Tracklines of the multibeam bathymetry cruises

Tracklines of the multibeam bathymetry cruises. Green indicates data collected during September 2002 and red indicates data collected during February-March 2003. Click image for larger view and image credit.

Cruise Summary and Results

Leg I: September 24-30, 2002

Leg II: February 18-March 7, 2003

Uri ten Brink, Chief Scientist
U.S. Geological Survey

Despite its fascinating and mysterious origin and the potential hazard it poses to Puerto Rico and the Virgin Islands, the Puerto Rico Trench has not undergone much study during the past 25 years. Our technical capabilities to explore the oceans have improved tremendously during that period. NOAA's Office of Ocean Exploration identified the Puerto Rico Trench, the deepest part of the Atlantic Ocean, as a prime target for exploration and funded two expeditions to map the trench and its vicinity. Mapping was conducted by the U.S. Geological Survey (USGS) aboard the NOAA Ship Ronald H. Brown in cooperation with the NOAA/University of New Hampshire Center for Coastal and Ocean Mapping and the National Ocean Service's Office of Coast Survey.

Mapping data over the course of several days

These mapping data, acquired and processed during the first six days of Leg II of the expedition, demonstrate the time involved in mapping a very deep region of the ocean. Click image for larger view and image credit.

Multibeam bathymetry and acoustic backscatter data were acquired for 27 days. The expedition mapped the Caribbean plate, an entire tectonic province of the Earth, encompassing approximately 22,700 sq nautical miles. The survey was unusual in both its scope and the depth at which it was conducted. Only a thin layer of sediments covers most of the trench floor and its vicinity; therefore, the picture that emerged from these maps indicated a deformation created by large plate tectonic forces. The pattern of deformation was then used to assess the seismic and tsunami hazards of the area.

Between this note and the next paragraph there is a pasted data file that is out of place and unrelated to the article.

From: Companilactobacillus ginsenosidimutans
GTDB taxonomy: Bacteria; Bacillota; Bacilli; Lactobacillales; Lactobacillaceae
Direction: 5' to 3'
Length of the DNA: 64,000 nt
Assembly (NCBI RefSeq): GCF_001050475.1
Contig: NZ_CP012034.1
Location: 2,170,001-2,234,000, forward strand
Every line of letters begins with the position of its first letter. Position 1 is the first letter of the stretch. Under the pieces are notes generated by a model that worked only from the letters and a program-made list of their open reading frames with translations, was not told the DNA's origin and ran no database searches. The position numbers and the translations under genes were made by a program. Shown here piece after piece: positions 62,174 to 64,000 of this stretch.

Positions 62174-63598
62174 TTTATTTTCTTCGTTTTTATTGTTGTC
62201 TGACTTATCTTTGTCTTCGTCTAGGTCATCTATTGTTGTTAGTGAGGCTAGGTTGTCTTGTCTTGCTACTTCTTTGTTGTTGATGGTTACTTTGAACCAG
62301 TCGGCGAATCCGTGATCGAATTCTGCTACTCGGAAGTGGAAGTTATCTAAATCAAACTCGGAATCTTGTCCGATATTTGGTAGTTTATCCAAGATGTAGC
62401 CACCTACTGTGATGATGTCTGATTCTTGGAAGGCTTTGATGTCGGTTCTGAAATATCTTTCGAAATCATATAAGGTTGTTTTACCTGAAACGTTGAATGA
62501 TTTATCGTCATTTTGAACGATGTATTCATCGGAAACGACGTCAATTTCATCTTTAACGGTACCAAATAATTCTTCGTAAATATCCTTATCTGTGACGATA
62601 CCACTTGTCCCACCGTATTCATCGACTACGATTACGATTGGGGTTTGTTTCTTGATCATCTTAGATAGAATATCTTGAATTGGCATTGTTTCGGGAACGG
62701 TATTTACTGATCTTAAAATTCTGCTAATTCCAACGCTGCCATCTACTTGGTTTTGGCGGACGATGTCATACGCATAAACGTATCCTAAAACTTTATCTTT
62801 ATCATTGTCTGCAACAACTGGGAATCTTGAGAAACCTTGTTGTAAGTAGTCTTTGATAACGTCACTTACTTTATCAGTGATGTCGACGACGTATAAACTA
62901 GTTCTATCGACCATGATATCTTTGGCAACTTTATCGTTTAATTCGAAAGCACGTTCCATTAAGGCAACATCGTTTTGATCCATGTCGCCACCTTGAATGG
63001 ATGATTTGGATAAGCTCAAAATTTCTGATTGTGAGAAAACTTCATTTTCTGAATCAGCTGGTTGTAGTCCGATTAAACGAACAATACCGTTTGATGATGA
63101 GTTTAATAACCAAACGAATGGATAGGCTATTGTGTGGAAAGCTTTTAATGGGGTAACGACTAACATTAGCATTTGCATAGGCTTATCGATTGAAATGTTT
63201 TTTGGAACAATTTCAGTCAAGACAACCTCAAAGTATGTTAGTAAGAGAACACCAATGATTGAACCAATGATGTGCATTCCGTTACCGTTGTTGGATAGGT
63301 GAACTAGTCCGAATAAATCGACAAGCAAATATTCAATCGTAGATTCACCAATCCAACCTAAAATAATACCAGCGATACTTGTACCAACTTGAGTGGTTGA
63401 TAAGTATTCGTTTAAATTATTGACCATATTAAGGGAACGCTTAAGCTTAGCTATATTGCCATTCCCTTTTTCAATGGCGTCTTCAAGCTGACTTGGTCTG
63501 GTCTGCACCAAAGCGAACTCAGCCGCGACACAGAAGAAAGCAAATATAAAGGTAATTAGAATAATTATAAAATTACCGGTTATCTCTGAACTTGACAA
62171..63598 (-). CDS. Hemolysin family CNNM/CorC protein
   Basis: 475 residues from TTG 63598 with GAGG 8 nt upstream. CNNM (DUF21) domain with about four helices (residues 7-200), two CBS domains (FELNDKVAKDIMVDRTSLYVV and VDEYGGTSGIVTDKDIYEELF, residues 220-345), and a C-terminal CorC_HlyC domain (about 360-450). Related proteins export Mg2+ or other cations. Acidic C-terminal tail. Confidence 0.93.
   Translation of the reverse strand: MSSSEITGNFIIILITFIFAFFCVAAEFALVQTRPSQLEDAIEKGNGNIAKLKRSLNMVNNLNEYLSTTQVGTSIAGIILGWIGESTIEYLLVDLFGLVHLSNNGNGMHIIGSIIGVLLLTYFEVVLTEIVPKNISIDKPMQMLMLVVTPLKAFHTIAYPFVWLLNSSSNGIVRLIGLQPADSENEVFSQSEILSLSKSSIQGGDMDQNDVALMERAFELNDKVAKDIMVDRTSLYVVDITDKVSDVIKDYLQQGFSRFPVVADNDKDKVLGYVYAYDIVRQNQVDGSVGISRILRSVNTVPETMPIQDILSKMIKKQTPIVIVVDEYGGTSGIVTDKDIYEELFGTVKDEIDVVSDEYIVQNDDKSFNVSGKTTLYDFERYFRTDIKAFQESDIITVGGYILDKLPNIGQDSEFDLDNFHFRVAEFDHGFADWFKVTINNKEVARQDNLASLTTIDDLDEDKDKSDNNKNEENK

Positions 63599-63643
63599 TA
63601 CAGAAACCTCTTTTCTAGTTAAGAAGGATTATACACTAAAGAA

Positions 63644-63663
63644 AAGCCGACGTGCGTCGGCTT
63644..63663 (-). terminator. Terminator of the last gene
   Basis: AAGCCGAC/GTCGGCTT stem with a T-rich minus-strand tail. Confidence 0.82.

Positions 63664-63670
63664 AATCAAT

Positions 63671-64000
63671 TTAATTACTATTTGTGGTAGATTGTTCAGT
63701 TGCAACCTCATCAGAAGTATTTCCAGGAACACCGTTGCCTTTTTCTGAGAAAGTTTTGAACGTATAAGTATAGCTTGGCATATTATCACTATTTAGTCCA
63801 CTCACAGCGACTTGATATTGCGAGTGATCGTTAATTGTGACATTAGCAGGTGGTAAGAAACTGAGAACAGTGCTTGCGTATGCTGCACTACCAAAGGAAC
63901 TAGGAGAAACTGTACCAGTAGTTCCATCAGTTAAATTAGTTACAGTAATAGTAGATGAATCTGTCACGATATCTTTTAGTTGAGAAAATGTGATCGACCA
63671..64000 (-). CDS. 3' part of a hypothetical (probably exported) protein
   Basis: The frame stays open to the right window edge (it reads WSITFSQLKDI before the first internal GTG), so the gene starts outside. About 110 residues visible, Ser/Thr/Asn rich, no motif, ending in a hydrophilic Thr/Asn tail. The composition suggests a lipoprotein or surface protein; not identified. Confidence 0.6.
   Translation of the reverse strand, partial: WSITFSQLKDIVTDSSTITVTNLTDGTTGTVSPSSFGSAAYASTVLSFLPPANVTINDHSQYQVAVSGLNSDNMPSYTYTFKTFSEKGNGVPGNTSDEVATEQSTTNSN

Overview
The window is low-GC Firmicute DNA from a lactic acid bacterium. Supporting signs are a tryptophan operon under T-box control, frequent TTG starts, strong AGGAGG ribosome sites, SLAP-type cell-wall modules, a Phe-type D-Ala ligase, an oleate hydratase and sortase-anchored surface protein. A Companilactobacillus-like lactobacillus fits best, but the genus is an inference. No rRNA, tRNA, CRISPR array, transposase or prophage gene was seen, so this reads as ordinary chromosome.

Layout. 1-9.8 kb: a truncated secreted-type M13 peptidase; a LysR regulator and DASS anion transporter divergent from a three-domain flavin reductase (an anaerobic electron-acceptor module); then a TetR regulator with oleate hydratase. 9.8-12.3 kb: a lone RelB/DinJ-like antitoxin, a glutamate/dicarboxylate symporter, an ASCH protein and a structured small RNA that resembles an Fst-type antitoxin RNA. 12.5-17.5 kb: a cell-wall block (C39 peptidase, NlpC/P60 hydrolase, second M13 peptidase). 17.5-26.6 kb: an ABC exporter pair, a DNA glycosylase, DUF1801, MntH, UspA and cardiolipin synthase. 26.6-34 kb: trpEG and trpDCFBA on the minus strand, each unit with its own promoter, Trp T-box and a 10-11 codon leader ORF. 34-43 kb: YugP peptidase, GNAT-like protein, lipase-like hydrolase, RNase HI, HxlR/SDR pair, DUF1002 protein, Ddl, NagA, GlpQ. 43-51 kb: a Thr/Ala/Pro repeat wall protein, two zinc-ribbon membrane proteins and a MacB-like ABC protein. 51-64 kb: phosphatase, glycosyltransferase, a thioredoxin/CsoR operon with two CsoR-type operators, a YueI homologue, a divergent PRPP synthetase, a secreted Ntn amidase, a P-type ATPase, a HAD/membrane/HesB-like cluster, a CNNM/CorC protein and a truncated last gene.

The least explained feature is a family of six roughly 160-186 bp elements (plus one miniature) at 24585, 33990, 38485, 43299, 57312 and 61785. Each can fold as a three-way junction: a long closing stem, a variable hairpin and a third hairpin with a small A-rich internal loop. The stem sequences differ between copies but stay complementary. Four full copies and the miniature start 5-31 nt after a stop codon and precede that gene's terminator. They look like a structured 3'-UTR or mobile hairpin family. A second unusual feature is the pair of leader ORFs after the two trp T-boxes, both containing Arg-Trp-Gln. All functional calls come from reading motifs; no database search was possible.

The major discoveries made during the expedition included the following:

Presenting Dr. Bunce with images of the Bunce fault

Dr. Uri ten Brink presents Dr. Elizabeth (Betty) Bunce with a colorful poster with maps and images of the fault bearing her name during a small ceremony earlier this year. Also present were Hartley Hoskins, Dave du Bois and Dicky Allison of Woods Hole Oceanographic Institution, and Dan Blackwood of the USGS. Click image for larger view and image credit.

These exciting discoveries will form the basis for additional expeditions that will investigate specific features of the sea floor by means of submersibles and remotely operated vehicles.

3-D view of scarp looking south toward Puerto Rico

Figure 1. 3-D view of the scarp looking south toward Puerto Rico. Click image for larger view and image credit.

Submarine Slides North of Puerto Rico: Implications for Tsunami Hazard

By Uri ten Brink, Chief Scientist
U.S. Geological Survey